Some say the noise level during the city's quiet hours - from 11 p.m. to 7 a.m. - is too high and Municipal Enforcement isn't doing enough to lower it.
"It is really getting out of hand," said Mike Botha.
Botha lives in Northern Heights in the heart of downtown and is fed-up with being awakened two or three nights a week by noise from the streets below.
"After two in the morning I hear these people tearing up and down the roads on their motorcycles," he said.
"When I lose two hours of sleep a day, I find it very hard to function."
While he thinks city by-law enforcement does a great job with parking meter violations, he wishes they would do the same with noise violators.
Botha is not alone. His neighbour Phila Fyten is frustrated, too.
Fyten is so sick of the noise, she has resorted to sleeping with earplugs and a sound machine to restore the restful quality of her night.
The problem isn't limited to downtown, however.
Fyten has been house-sitting on Forrest Drive and has been awakened a number of times by loud vehicles.
She has given up calling city bylaw enforcement.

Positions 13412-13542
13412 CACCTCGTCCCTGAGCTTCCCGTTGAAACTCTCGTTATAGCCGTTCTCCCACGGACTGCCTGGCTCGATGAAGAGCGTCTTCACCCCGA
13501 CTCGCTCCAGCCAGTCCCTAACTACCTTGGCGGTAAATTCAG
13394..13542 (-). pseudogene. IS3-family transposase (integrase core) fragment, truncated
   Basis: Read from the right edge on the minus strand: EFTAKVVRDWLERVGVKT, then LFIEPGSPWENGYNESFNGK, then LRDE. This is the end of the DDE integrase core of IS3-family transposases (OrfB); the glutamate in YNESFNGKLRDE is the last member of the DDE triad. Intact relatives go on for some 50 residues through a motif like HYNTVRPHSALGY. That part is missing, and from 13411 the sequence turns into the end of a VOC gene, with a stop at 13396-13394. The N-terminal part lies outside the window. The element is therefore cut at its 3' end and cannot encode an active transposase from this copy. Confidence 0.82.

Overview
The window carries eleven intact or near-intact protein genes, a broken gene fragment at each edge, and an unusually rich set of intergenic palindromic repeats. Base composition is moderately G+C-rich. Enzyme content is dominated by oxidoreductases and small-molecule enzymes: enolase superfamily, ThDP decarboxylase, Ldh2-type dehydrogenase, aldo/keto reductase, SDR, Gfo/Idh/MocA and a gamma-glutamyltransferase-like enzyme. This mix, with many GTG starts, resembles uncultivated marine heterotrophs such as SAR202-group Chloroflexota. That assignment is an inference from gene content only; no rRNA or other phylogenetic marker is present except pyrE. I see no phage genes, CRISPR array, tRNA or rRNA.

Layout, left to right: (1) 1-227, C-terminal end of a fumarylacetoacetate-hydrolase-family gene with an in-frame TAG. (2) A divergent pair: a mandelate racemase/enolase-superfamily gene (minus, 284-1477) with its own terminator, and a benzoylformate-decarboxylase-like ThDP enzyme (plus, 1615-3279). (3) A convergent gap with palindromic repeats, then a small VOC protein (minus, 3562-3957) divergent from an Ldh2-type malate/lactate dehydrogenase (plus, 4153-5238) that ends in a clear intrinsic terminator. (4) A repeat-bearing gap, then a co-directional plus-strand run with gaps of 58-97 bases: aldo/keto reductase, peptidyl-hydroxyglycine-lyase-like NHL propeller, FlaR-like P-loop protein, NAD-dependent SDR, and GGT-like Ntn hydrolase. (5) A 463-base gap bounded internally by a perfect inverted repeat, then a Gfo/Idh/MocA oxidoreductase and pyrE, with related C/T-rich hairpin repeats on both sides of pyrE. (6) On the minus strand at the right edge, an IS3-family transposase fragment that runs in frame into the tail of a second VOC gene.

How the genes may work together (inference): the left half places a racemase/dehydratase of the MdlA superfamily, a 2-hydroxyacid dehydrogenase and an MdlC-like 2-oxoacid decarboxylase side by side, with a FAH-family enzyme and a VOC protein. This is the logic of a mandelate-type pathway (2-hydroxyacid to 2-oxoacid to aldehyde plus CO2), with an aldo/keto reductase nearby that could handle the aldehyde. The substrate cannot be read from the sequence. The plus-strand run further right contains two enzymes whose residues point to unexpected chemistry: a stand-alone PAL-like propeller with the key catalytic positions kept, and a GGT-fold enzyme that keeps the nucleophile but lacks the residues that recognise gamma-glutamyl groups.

"It's too much of a hassle. It's less stressful to just get earplugs and let it go," Fyten said.
Doug Gillard, manager of municipal enforcement, said it's difficult to respond to noise complaints because there is only one officer on duty from 10 p.m. to 2 a.m.
"Most of the complaints we receive regarding vehicles don't give a license plate number," Gillard said.
In the last 12 months, by-law has received 99 complaints and laid 14 charges.
Under city noise bylaws, a person can be fined up to $2,000 for being too noisy.
Offenders may also face a charge of causing a disturbance, a summary offence with a maximum penalty of a $2,000 fine or six months in jail.
Drivers with loud mufflers may be charged under the Motor Vehicles Act for having an inadequate muffler system.
But the complaints of the sleepless are not falling on deaf ears, bylaw says.
Gillard said over the next few weeks, Yellowknifers can expect bylaw enforcement to be more active against noise-pollution at night.
"It's a matter of doing some rescheduling and getting more officers out on the street at different times," he said.